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If You Don’t Understand Your Sale Numbers, You Can’t Improve Performance

Author: David Brock

Sales and marketing are data- and numbers-driven, at least they should be and sometimes we pretend they are. But too often, salespeople and managers don’t really understand the data and the numbers.

Some of you are probably thinking, “Dave you are really off base here, of course we understand them, we know we have to make our numbers!”

Too often, however, we aren’t looking at the right data/numbers or we aren’t looking at them in the right way.

Conversations sometimes go like this:

  • Me: “What do you have to do to make your $5M goal?”
  • Salesperson: “I got to sell a lot of stuff!”
  • Me: “What does that mean, how many deals to you have to work?”
  • Salesperson: “Enough to make my number!  Aren’t you paying attention Dave?”

Or I may be talking to managers:

  • Me:  “I see you’ve set daily call goals of 50 calls per person.  How did you come up with that number?”
  • Manager:  “It seems like an aggressive goal.  I’ve always believed salespeople need to be on the phone calling!”
  • Me:  “How do you know it’s enough or maybe it’s too many?”
  • Manager:   “Good point, I’m going to make it 100 per day…..”

Around and Around We Go…

Tracking the Right Numbers

In order to achieve our goals, we need to understand the “numbers” that underlie our business fundamentals.  We need to make sure we are tracking the right numbers. For example:

  • To make our quotas, how many deals do we have to be working?
  • What’s the average value of those deals?
  • What’s the sales cycle?
  • What’s our win rate?
  • How many high quality leads to we have to be qualifying?
  • What is a quality lead?

Every activity we undertake in selling must produce an outcome. Those outcomes, when linked together produce the ultimate outcome—an order. We need to understand those critical outcomes at each stage of the process. We need to understand the relationships between each of those steps and the desired outcomes:  X leads produce Y qualified high quality opportunities which produce Z closed orders totaling revenue of A………

Simple, we all know this. Some of us even apply this logic to establishing these goals and tracking performance. Unfortunately, too many don’t.

Sure, they’ll give me numbers. But they don’t understand what the numbers mean and what it takes to produce the right numbers.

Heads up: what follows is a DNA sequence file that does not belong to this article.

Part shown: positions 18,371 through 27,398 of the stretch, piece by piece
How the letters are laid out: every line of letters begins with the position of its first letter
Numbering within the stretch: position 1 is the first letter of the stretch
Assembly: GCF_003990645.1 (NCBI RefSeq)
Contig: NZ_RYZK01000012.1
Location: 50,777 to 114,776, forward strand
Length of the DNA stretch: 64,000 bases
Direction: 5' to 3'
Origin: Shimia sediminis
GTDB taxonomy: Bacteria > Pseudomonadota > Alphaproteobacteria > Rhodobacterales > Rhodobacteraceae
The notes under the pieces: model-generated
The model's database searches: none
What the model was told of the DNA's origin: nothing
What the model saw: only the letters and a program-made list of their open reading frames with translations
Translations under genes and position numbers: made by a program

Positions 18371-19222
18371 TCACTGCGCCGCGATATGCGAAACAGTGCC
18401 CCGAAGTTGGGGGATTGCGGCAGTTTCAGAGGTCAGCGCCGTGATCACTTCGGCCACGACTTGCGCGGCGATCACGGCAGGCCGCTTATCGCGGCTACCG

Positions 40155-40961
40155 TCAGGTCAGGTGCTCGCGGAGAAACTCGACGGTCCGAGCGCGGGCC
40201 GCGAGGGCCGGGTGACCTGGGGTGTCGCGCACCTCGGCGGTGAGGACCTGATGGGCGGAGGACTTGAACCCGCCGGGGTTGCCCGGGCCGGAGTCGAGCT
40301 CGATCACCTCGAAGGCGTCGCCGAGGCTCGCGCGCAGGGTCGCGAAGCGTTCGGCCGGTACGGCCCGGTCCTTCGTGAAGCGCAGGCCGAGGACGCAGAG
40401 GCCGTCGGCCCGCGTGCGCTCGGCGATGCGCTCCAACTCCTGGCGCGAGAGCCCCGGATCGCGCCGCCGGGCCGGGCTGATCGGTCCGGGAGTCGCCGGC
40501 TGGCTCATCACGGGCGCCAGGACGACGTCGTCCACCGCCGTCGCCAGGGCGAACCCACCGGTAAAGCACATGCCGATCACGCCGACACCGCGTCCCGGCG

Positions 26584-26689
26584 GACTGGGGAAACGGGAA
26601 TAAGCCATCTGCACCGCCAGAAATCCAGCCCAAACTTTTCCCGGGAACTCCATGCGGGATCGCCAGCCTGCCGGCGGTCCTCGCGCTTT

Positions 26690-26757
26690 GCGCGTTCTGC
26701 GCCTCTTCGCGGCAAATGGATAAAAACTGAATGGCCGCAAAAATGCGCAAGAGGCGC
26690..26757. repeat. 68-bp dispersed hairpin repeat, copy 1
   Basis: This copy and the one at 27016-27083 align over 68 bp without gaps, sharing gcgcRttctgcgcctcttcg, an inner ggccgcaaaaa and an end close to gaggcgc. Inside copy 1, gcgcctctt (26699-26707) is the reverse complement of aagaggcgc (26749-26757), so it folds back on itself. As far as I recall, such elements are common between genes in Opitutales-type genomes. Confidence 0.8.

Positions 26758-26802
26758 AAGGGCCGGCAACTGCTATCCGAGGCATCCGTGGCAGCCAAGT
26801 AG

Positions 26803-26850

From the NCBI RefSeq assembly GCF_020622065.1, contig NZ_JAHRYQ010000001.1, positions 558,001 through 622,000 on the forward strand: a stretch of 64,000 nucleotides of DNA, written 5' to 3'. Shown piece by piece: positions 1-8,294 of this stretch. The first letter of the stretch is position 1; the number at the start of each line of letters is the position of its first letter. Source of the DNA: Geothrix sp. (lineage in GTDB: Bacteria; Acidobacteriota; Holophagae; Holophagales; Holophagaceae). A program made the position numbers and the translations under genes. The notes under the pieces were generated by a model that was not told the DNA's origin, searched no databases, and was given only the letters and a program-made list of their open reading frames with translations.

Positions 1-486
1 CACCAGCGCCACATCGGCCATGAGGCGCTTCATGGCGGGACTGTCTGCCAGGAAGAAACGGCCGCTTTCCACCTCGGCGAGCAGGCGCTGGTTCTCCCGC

The Meaning of Numbers

To understand our numbers, we have to get deep into what they mean–because it’s understanding those that drive results.

For example, I may know the magic number to produce a healthy pipeline is “50 MQLs a week.” But what does that mean? But what’s a quality MQL (or any other number you choose)? What are the qualities, characteristics of those, so that I know I’m counting the right things?

It’s actually quite easy to build a pipeline of 100 opportunities. I might fool myself into thinking, “Hitting my goals is a slam-dunk.” At the end of the month/quarter/year, I find I haven’t hit my goals—but I have enough opportunities, what gives?

Knowing our numbers is the critical first step. But stopping there just enables you to prove that math works.  To really understand the numbers we have to get under them, understanding what they mean and what creates them.

If we don’t understand our numbers and what they mean, we have no hope of managing performance.

David Brock is president of Partners in EXCELLENCE, a management consulting firm focused on sales productivity, channel development, strategic alliances and more.

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1 Comment

Comment

    Jim Barnet:

    I really enjoy your articles David. Over the years I’ve become a big believer that sales is not a black art, it’s actually just math. If I make “x” calls or social media contacts, a % of “x” will engage, a specific percentage of those will become prospects, we’ll close a specific % of those and those deals will break down into an average deal size of “y”.

    The other thing I learned, is that averages are great reference points, but individual reps benefit most from knowing their own unique “math”. Some will be better openers, others will be better closers, but their individual “math” will be consistent.

    Although once the math for each rep is known, there might also be real teaching/learning opportunities to make someone a better opener or better closer, or cycle lessons learned between reps. This is where the “make more calls”, “try harder” sales mentality can be dispensed with and real sales improvements can be made (what is Bob doing that makes him a better opener, what is Sally doing that makes her a better closer – the math has told you that Bob is a better opener and Sally a better closer, now you can try and determine what they’re doing differently that can be shared with the team).

    And if you really want to get fancy, you can start focusing on “math” questions like “should I be focusing the sales team on revenue sales targets, margin sales targets, or should I be focusing on yield (producing the most margin based on the least amount of revenue – which is better for cash flow, self funded growth and is more resource/growth friendly).

    But that last one is probably a topic on it’s own.

    Can’t wait to read your next post David, thanks for sharing.

    Jim Barnet
    Promys PSA
    Director Sales & Marketing
    Tel: 905-847-6539, ext. 2972
    Cell: 647-239-2942
    jbarnet@promys.com
    t: @PROMYS_PSA

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